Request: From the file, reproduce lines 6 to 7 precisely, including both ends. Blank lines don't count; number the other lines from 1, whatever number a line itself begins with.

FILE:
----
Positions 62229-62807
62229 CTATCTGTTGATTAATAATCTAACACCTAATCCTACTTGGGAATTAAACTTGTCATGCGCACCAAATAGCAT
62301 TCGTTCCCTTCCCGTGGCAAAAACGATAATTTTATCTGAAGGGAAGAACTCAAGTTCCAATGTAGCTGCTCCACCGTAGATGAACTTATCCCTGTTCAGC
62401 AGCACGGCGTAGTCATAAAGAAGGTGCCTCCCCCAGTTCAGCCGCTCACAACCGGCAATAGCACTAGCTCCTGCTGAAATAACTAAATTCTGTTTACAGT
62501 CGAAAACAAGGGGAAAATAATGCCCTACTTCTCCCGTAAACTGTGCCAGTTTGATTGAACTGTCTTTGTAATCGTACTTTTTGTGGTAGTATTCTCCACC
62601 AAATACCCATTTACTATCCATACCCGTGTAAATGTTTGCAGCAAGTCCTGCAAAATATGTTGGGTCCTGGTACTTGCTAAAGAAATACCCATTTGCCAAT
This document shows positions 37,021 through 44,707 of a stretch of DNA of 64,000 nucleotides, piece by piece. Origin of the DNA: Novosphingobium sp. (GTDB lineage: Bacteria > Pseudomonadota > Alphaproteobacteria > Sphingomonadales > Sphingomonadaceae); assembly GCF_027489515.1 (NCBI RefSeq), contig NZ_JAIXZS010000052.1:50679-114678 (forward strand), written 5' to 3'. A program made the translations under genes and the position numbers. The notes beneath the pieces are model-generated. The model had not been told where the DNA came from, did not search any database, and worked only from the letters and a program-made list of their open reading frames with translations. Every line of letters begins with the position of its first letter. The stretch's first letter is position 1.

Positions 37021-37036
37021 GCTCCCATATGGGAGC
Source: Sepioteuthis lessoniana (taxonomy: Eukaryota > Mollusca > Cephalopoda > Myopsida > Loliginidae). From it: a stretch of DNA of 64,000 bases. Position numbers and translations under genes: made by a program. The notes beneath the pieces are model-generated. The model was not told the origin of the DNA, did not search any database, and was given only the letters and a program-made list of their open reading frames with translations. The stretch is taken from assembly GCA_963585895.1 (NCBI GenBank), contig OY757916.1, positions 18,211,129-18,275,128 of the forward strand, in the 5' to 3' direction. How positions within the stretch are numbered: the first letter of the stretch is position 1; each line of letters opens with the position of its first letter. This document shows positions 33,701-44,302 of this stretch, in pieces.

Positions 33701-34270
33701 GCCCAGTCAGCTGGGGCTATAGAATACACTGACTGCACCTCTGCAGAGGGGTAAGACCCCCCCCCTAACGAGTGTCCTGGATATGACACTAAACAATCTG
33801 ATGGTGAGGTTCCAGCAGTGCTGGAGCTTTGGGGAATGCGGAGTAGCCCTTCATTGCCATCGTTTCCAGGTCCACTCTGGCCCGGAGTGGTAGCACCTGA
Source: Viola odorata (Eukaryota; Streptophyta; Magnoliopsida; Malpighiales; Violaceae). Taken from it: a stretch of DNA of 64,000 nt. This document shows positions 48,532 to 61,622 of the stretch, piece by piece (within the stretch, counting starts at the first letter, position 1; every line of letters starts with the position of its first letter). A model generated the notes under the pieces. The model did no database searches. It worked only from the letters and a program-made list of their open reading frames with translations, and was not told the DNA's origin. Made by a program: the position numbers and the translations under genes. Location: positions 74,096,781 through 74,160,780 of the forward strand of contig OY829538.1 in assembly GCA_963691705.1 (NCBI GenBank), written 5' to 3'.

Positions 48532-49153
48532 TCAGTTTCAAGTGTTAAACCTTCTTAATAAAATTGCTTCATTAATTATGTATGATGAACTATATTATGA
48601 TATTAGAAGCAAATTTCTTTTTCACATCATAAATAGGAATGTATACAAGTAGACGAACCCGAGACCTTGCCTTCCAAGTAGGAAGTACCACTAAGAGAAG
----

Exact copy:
62601 AAATACCCATTTACTATCCATACCCGTGTAAATGTTTGCAGCAAGTCCTGCAAAATATGTTGGGTCCTGGTACTTGCTAAAGAAATACCCATTTGCCAAT
This document shows positions 37,021 through 44,707 of a stretch of DNA of 64,000 nucleotides, piece by piece. Origin of the DNA: Novosphingobium sp. (GTDB lineage: Bacteria > Pseudomonadota > Alphaproteobacteria > Sphingomonadales > Sphingomonadaceae); assembly GCF_027489515.1 (NCBI RefSeq), contig NZ_JAIXZS010000052.1:50679-114678 (forward strand), written 5' to 3'. A program made the translations under genes and the position numbers. The notes beneath the pieces are model-generated. The model had not been told where the DNA came from, did not search any database, and worked only from the letters and a program-made list of their open reading frames with translations. Every line of letters begins with the position of its first letter. The stretch's first letter is position 1.